Microsoft today announced a major policy turn that it will not prevent people from installing Windows 11 on most old computers.
Although in the past Microsoft insisted that it must meet the hardware requirements to install Windows 11, this will only be faced when you try to upgrade from Windows 10 to Windows 11 through Windows Update. This means that any computer with an old CPU, if it does not pass the upgrade test in Windows Update, can still continue to download the ISO file of Windows 11 and manually install the operating system.
Microsoft announced the minimum hardware requirements for Windows 11 in June and made it clear that only Intel 8th generation and above CPUs are officially supported. This has caused dissatisfaction among many existing consumers, and they have to inquire what TPM is.
Major policy turning: restrictions are only for business users
However, Microsoft now tells us that this installation method is mainly designed for companies to evaluate Windows 11. People can download ISO upgrades by themselves, but because the company cannot guarantee driver compatibility and overall system reliability. Microsoft does not recommend or promote this method of installing Windows 11 to consumers.
This is a big change and means that millions of PCs will not be left behind, technically speaking. Consumers still need to work hard to download the ISO file and manually install Windows 11, which has a considerable threshold for foreign users who are not so fond of DIY, and most people may not do this.
But for those who are willing to install Windows manually, the previous so-called minimum Windows 11 specification limits are not important, as long as you have a 64-bit 1GHz processor, two or more cores, and 4GB of memory. And a 64GB hard drive is enough.
However, Microsoft did not say whether users who install Windows 11 from ISO are also included in the scope of free upgrades.
The minimum system requirements will be adjusted so that more processors can also be upgraded
In addition to announcing this workaround for installing Windows 11, Microsoft is also adjusting its minimum system requirements to allow more processors to be upgraded. Intel’s Core X and Xeon W series will be officially supported for Windows 11 upgrades, as well as the Core 7820HQ chip used in Surface Studio 2.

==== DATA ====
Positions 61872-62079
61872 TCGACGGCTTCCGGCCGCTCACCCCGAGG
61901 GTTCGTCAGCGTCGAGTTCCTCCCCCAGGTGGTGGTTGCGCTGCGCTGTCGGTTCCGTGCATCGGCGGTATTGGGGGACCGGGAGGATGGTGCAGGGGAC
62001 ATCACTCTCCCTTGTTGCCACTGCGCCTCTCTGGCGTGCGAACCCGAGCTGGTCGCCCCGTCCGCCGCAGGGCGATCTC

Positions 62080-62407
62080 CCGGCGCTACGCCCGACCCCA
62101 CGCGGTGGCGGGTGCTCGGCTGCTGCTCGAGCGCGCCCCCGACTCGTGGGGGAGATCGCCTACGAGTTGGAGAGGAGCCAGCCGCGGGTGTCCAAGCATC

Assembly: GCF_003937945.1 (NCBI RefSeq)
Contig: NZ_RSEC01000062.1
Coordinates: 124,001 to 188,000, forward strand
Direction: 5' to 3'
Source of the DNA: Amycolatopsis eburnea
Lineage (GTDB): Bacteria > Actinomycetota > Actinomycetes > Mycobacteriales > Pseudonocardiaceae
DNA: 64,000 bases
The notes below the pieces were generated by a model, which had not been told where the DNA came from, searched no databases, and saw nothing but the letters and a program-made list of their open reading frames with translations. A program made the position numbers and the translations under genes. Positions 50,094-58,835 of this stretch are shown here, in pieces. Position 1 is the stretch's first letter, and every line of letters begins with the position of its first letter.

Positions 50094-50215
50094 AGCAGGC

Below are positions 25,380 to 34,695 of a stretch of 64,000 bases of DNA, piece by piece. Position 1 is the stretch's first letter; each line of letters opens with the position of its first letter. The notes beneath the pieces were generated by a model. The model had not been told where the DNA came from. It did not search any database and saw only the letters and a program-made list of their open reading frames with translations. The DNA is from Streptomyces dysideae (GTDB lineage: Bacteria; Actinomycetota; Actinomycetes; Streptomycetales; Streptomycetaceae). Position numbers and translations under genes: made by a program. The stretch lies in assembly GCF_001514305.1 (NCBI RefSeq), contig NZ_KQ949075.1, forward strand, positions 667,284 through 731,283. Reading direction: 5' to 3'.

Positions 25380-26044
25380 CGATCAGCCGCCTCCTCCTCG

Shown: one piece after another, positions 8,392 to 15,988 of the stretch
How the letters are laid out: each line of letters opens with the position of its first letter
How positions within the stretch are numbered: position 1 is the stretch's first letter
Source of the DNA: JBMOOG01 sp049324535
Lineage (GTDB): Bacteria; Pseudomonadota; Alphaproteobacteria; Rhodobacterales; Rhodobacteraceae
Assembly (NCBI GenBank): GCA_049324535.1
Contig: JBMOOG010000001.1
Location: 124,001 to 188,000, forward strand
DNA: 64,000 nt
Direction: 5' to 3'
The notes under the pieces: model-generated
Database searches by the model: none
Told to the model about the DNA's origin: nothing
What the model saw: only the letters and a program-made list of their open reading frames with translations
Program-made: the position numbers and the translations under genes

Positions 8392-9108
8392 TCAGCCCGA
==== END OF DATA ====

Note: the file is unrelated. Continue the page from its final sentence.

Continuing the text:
Microsoft has been testing these processors with Intel, but 7820HQ is only supported on devices with declarative, integrated, hardware support applications (DCH). You may have heard of DCH in GPU drivers. It is a cleaner and safer driver design that Microsoft has been encouraging OEMs and hardware manufacturers to adopt in recent years. Applications such as GPU consoles are separated from driver installation through DCH, allowing OEMs to provide services for them separately without having to release new driver updates.
However, Microsoft’s official list will not add any Zen 1 processors. “After working with AMD to carefully analyze the first generation of AMD Zen processors, we came to the conclusion that nothing will be added to the list of supported CPUs,” Microsoft’s Windows team said in an article today.
Although the old hardware can be installed, but at your own risk
Although the ISO method can still be used to install Windows 11 on these old AMD systems, Microsoft said that devices that do not meet the minimum hardware requirements “have increased the number of crashes by 52%.” And devices that meet the official minimum specifications “have a 99.8% crash-free experience,” Microsoft said.
Microsoft is now planning to update its PC health check application to include the new Intel CPU and provide greater clarity on why your PC may not be officially upgraded. The new PC checker will let Windows users know more about whether they need to simply enable Secure Boot or TPM 2.0 to upgrade, which is much better than the half-dead version in June.
Microsoft also detailed how it arrived at these minimum system requirements for Windows 11. Microsoft hopes to promote the development of Windows to modern DCH drive and security by supporting trusted module (TPM) and virtualization-based security (VBS).
No matter when, because the introduction of a new system requires you to upgrade to new hardware, it will definitely cause a wave of backlash. But Microsoft now has a workaround that can indeed alleviate the negative criticism that Microsoft has to face about improving the security, compatibility, and reliability of Windows 11.